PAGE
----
The land of second chances? We'll see

If disgraced quarterback Michael Vick - due to be released from prison in weeks - does play again in the NFL, the animal rights groups are fully entitled to protest and call for boycotts. Fans at the park can boo his every move. Ticket holders can cancel their seats. But when a man serves his punishment, he deserves a second chance.

Disgraced quarterback Michael Vick makes a play at a comeback

I love dogs.

From elementary school through to my first years at university, Skipper, a spaniel cross of no special lineage, was always at my heel.

One of Michael Vick's dogs hides in its shelter at Best Friends animal sanctuary, north of Kanab, Utah, in February 2008. Vick was convicted in a federal dogfighting case in 2007 and has been serving a 23-month prison term. (Douglas C. Pizac/Associated Press)

He went to school with me. Lay under the snooker table as I whiled away way too many hours in small town Manitoba. And, on one memorable afternoon in the early 1950s, we crashed a Spike Jones concert at the Wheat City Arena.

Jones had a gambit during the concert where one of his musicians played a violin made out of a tree branch. It wailed and whined at a very high, squeaky level, which made Skipper race up onto the stage and bark at the offensive musician.

Jones loved it because the audience was bent over laughing. I loved it because Skip showed he had class and knew bad talent when he heard it.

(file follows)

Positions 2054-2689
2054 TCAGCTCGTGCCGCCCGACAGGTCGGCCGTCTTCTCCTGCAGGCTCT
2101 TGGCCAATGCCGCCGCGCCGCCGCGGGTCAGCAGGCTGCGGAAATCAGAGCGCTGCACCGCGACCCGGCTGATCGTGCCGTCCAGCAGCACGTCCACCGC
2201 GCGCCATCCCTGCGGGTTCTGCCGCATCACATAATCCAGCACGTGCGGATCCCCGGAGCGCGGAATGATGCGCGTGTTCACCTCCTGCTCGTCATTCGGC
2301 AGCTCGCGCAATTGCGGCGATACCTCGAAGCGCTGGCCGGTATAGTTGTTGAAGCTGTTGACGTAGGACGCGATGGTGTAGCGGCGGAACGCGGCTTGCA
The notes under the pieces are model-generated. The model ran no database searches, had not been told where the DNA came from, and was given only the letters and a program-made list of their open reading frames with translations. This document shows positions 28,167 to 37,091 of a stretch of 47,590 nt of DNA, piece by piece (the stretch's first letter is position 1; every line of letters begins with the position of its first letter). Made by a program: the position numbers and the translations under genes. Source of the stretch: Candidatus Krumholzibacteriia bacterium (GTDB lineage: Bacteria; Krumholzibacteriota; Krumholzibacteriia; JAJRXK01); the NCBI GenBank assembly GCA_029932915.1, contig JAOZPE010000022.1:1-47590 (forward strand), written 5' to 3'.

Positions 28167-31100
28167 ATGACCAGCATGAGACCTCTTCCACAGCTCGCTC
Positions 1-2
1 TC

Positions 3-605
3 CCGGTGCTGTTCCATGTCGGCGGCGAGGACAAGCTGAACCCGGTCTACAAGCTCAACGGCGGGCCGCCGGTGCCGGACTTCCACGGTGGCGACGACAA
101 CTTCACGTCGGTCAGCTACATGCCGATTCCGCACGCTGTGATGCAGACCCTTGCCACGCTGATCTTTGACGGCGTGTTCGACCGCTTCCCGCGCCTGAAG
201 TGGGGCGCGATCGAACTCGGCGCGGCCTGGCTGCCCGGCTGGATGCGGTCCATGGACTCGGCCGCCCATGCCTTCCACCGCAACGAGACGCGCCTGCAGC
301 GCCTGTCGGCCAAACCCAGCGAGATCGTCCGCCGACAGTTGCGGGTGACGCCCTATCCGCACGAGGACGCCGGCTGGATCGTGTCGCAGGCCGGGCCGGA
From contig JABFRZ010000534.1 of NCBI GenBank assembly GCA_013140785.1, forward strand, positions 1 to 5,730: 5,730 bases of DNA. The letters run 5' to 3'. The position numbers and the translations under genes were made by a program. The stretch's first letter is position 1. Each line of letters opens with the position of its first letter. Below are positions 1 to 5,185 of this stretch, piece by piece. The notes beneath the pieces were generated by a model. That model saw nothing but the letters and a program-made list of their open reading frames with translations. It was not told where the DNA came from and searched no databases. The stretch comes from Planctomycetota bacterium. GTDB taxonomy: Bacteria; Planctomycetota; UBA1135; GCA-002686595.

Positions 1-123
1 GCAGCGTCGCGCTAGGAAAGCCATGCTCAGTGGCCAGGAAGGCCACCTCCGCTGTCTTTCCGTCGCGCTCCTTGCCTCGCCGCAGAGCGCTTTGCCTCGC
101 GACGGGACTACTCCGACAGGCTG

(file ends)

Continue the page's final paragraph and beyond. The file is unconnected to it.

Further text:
My family doesn't have a dog now - probably just as well, since no dog could ever meet the Skipper standard.

I also have no time for dog fighting. It's barbaric and those who participate in it at any level are cruel psychopaths as far as I am concerned.

Michael Vick

In the early 1980s, I investigated a resurgence in dog fighting for a public affairs show when the so-called sport was going through one of its occasional up periods. In the process, I met with some truly despicable people.

In an interview with one of the trainers, he described how he held test fights with his dogs when they were very young to determine which ones had the fighting spirit. If one of the puppies did not show "spunk," as he described it, he would kill the animal by shooting it in the head. "Can't feed a yellow dog," he said. "Too expensive."

I mention all this because Michael Vick, the former star quarterback for the Atlanta Falcons, has now been released from prison for his role in bank-rolling a dog-fighting ring.

Vick will be on house arrest and only be allowed to spend 10 hours a day outside his home. The court has ordered that he work during this period on a construction site, where he will earn $10 an hour.

On July 20, he will have completed his 23-month sentence and will be free to get on with his life.

No pity from me

Michael Vick is seen leaving the federal courthouse in Richmond, Va., following his arraignment in July 2007. (Haraz N. Ghanbari/Associated Press)

Vick, who earned $140-million in his first seven years in an Atlanta uniform, is broke now, having filed for bankruptcy at the beginning of this year. The expensive homes, big cars, designer suits are all gone as well. 

He has been disgraced forever and there are millions of Americans who will never forgive what he has done. 

But Vick deserves no pity.

He displayed the kind of viciousness and cruelty that this barbarism entails. As well as raising and fighting his own dogs out of his Bad Newz Kennels, he apparently bankrolled a large dog-fighting ring, staged fighting events and killed animals, not only in battle but as punishment.